Footfall in shops will be far lower than before lockdown, and anyway people have got used to buying many more things online. As for bars, restaurants and the wider hospitality industry, some calculations suggest that social distancing could reduce the safe capacity of venues by as much as three-quarters.

Adding to the sector’s woes, survey data suggest that people are going to be far less willing to eat out, or go to pubs, or attend the cinema than they have been in the past. We are not easily going to return to what we have come to consider normal ways of spending leisure time and socialising.

Businesses will be collapsing on an unprecedented scale, and unemployment will rise sharply unless the Job Retention Scheme continues indefinitely – a pointless policy if there are never going to be jobs to return to in many service sectors.

In these circumstances scrapping or at least dramatically reducing business rates may allow some outfits a breathing space to restructure and rethink their business models. Those whose tenancies are due for renewal would surely find that landlords are in no position to raise rents to offset the cuts in business rates in line with economists’ theoretically-based predictions: their property’s value has fallen dramatically and will not recover for the foreseeable future.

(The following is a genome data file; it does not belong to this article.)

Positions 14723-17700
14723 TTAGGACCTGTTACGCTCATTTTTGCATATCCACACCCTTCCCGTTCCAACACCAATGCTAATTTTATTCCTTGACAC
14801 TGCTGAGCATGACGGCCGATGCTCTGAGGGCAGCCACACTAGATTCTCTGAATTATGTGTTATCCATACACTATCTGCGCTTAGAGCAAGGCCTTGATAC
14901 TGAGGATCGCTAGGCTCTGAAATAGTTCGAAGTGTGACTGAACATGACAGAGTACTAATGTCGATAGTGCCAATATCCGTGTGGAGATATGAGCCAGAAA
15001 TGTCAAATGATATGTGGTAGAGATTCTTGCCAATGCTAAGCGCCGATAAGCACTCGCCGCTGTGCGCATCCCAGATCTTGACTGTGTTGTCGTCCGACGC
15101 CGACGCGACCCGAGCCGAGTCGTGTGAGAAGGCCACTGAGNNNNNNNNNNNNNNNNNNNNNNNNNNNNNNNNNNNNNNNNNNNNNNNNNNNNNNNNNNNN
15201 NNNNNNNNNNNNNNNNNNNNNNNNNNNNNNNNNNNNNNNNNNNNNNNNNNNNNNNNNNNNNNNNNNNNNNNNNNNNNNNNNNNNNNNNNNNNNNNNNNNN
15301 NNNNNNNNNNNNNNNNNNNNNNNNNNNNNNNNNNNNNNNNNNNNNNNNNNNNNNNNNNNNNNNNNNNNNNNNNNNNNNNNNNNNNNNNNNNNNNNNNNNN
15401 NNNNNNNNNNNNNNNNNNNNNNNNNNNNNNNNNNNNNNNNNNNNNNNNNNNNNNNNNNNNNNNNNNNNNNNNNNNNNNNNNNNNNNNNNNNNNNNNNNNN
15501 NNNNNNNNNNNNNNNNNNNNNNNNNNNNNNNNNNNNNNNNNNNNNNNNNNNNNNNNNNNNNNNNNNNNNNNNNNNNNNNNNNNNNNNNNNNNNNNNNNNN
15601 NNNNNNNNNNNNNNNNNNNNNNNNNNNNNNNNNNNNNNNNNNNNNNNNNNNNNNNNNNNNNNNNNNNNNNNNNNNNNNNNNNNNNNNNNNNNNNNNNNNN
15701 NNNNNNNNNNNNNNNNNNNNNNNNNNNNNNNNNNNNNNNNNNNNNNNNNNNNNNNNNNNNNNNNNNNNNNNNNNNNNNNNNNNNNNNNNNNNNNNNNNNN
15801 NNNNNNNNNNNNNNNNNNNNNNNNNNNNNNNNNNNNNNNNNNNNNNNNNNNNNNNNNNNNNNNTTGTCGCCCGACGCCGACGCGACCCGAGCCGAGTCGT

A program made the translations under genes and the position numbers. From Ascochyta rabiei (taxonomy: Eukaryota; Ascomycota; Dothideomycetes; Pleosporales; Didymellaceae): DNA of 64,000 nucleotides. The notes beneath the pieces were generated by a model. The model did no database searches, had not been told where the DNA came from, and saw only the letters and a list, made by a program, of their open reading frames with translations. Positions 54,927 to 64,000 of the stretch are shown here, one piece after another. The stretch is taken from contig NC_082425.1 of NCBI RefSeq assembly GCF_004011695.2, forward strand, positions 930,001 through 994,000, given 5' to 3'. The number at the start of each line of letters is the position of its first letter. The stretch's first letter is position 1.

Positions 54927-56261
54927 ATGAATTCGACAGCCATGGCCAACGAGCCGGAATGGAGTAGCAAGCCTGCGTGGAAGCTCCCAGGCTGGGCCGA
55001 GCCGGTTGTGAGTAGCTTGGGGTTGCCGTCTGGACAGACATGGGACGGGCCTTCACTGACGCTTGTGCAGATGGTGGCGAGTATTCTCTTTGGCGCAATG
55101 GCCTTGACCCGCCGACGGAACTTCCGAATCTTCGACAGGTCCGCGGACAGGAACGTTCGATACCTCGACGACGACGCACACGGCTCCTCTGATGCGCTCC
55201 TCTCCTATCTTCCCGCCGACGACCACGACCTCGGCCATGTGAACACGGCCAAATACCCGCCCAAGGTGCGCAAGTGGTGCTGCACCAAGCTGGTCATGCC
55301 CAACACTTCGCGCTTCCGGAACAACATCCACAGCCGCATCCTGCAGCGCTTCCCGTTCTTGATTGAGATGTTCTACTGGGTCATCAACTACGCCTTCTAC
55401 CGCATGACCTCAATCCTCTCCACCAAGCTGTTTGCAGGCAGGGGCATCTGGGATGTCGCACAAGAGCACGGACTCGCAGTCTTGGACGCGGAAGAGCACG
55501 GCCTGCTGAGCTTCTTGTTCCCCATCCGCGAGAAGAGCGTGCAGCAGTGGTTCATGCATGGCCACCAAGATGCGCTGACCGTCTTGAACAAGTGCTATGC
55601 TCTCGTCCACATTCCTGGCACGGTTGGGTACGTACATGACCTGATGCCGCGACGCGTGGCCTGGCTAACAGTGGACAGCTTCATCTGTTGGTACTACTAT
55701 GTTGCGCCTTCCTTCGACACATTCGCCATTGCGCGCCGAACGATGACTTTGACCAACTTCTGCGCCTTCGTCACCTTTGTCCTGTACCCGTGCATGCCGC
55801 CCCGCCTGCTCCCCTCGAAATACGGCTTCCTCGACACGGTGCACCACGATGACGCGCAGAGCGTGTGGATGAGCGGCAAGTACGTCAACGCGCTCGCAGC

Apart from extending life support to current occupiers of high street space, scrapping rates may reduce local authority incentives to oppose repurposing of high street premises, something for which I have argued elsewhere.

If I am right in assuming that little of the old high street can survive, urban space must not lie idle but be converted for new types of business or housing.

I have every faith that allowing the free market to function will eventually restore a prosperous economy, but this is probably going to take years. In looking for ways to speed our recovery, we should not ignore the role of business rates. This has been recognised to some extent by the government: the Chancellor has granted a ‘business rates holiday’ for this year. But perhaps he should go further and scrap the current business rates system completely. The Liberal Democrat proposals – involving a commercial landowner levy based on the value of land only, regardless of the buildings erected on it – offer one alternative. There are others.


Editorial and Research Fellow

Len Shackleton is an Editorial and Research Fellow at the IEA and Professor of Economics at the University of Buckingham. He was previously Dean of the Royal Docks Business School at the University of East London and prior to that was Dean of the Westminster Business School. He has also taught at Queen Mary, University of London and worked as an economist in the Civil Service. His research interests are primarily in the economics of labour markets. He has worked with many think tanks, most closely with the Institute of Economic Affairs, where he is an Economics Fellow. He edits the journal Economic Affairs, which is co-published by the IEA and the University of Buckingham.